Frailty Increases Risk of Heart Disease in Older Adults
Addressing early signs of frailty could help ward off heart conditions later in life.
According to a study recently published in the Journal of the American College of Cardiology, addressing early signs of frailty could help lower heart disease risk in older adults.
Conducted in Northern Italy, this study included more than 1,500 men and women over 65 who were free of heart disease and any other disabilities at the beginning of the study. Researchers assessed both the mental and physical health of participants using surveys and physical examinations at the start of the study and then followed subjects for more than four years for various heart outcomes, such as heart disease, heart failure and stroke.
After analysis, researchers found that early signs of frailty—including unintentional weight loss, low physical activity level, weakness, exhaustion and slow walking speed—were associated with increased heart risks. Specifically, low levels of physical activity, exhaustion and slow walking speed were significantly associated with increased risk for heart disease, even after taking into account other cardiovascular risk factors.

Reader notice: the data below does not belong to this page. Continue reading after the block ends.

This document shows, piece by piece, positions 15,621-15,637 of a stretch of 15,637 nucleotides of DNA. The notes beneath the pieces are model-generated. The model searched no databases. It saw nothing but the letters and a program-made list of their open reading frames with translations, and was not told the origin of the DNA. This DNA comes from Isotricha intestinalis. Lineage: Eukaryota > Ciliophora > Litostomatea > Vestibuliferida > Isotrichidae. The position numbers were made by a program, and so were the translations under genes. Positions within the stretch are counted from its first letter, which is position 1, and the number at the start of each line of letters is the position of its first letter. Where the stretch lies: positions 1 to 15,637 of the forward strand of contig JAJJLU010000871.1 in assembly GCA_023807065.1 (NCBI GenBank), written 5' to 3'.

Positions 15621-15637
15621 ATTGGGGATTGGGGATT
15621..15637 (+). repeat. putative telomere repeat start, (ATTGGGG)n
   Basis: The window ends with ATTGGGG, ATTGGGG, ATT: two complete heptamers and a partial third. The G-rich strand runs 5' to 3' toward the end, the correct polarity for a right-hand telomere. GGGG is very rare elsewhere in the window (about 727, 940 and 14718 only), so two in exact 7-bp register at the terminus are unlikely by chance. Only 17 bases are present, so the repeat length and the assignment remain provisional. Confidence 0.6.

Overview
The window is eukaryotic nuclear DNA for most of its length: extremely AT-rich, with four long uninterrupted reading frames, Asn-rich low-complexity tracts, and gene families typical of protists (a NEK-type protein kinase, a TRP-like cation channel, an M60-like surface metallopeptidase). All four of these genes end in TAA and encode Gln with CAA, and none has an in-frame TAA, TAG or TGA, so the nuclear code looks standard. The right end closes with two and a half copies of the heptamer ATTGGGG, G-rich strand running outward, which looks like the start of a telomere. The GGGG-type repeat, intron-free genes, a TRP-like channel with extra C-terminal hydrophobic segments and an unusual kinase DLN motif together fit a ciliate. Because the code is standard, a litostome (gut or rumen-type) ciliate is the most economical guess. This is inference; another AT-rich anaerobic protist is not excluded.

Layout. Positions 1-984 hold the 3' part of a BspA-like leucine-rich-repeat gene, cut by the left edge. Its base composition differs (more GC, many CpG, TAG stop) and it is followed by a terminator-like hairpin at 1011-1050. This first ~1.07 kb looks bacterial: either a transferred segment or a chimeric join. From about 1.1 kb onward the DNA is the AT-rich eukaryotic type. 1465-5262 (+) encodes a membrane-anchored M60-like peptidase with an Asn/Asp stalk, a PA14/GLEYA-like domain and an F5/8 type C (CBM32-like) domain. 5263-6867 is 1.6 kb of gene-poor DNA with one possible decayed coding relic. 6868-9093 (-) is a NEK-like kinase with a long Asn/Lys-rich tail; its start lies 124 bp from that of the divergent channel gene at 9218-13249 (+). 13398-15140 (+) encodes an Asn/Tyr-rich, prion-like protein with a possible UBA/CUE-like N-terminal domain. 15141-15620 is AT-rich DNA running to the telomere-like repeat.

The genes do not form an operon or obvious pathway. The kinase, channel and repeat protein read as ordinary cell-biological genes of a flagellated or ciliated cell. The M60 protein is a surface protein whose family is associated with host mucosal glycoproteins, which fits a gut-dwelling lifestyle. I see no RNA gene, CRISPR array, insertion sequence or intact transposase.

The good news, as authors point out, is that the early warning signs of frailty are potentially reversible. It’s well established that frailty is common among patients with or at risk for heart disease and is associated with poorer outcomes compared to healthy, older adults. However, authors hope that by identifying the warning signs of frailty associated with increased heart risks, it’s possible to intervene and help older adults increase their strength to hopefully ward off heart conditions later in life.
Questions for You to Consider
- Does age impact risk for heart disease?
- Yes, there are certain risk factors associated with heart disease that we can’t control, including age. As you get older, your risk of heart disease increases. It’s especially important to address any risk factors that you can control, such as high blood pressure or lack of physical activity, in order to reduce risk of heart attack and stroke.